HIPPOCAMPUS, Issue 5 2002
Tracey J. Shors
Abstract The hippocampal formation generates new neurons throughout adulthood. Recent studies indicate that these cells possess the morphology and physiological properties of more established neurons. However, the function of adult generated neurons is still a matter of debate. We previously demonstrated that certain forms of associative learning can enhance the survival of new neurons and a reduction in neurogenesis coincides with impaired learning of the hippocampal-dependent task of trace eyeblink conditioning. Using the toxin methylazoxymethanol acetate (MAM) for proliferating cells, we tested whether reduction of neurogenesis affected learning and performance associated with different hippocampal dependent tasks: spatial navigation learning in a Morris water maze, fear responses to context and an explicit cue after training with a trace fear paradigm. We also examined exploratory behavior in an elevated plus maze. Rats were injected with MAM (7 mg/kg) or saline for 14 days, concurrent with BrdU, to label new neurons on days 10, 12, and 14. After treatment, groups of rats were tested in the various tasks. A significant reduction in new neurons in the adult hippocampus was associated with impaired performance in some tasks, but not with others. Specifically, treatment with the antimitotic agent reduced the amount of fear acquired after exposure to a trace fear conditioning paradigm but did not affect contextual fear conditioning or spatial navigation learning in the Morris water maze. Nor did MAM treatment affect exploration in the elevated plus maze. These results combined with previous ones suggest that neurogenesis may be associated with the formation of some but not all types of hippocampal-dependent memories. Hippocampus 2002;12:578,584. 2002 Wiley-Liss, Inc. [source]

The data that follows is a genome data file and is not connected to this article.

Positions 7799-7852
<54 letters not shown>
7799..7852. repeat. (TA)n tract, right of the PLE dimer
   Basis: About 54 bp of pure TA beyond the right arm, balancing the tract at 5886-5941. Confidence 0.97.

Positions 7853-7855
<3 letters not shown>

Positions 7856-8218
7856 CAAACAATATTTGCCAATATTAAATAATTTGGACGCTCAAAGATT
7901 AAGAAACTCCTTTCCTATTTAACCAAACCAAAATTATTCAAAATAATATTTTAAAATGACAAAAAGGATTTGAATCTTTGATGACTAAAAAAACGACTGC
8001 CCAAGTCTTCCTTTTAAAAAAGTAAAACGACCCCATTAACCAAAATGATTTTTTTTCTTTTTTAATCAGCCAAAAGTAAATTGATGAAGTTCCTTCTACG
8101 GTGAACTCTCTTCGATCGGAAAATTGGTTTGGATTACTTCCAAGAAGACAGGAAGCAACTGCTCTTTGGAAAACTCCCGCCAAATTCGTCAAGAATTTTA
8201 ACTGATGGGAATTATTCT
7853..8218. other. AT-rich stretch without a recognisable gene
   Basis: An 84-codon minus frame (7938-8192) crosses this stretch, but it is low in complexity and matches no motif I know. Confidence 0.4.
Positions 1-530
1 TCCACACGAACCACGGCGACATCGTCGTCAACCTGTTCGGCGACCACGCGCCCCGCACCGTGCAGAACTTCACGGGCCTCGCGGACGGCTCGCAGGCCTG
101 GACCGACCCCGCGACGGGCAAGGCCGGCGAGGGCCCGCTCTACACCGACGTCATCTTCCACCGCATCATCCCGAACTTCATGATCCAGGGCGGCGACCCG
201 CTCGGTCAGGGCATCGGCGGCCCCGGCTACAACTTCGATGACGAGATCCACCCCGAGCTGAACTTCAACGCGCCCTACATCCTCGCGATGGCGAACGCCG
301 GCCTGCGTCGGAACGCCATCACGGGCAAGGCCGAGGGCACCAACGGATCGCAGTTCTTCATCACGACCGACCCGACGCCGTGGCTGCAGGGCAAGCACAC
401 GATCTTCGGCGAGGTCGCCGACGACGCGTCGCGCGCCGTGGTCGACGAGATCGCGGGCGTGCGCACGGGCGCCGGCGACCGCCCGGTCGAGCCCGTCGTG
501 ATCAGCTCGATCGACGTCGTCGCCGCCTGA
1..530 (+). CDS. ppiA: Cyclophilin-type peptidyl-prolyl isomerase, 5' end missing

Predicting Treatment Seekers' Readiness to Change Their Drinking Behavior in the COMBINE Study

ALCOHOLISM, Issue 5 2009
Carlo C. DiClemente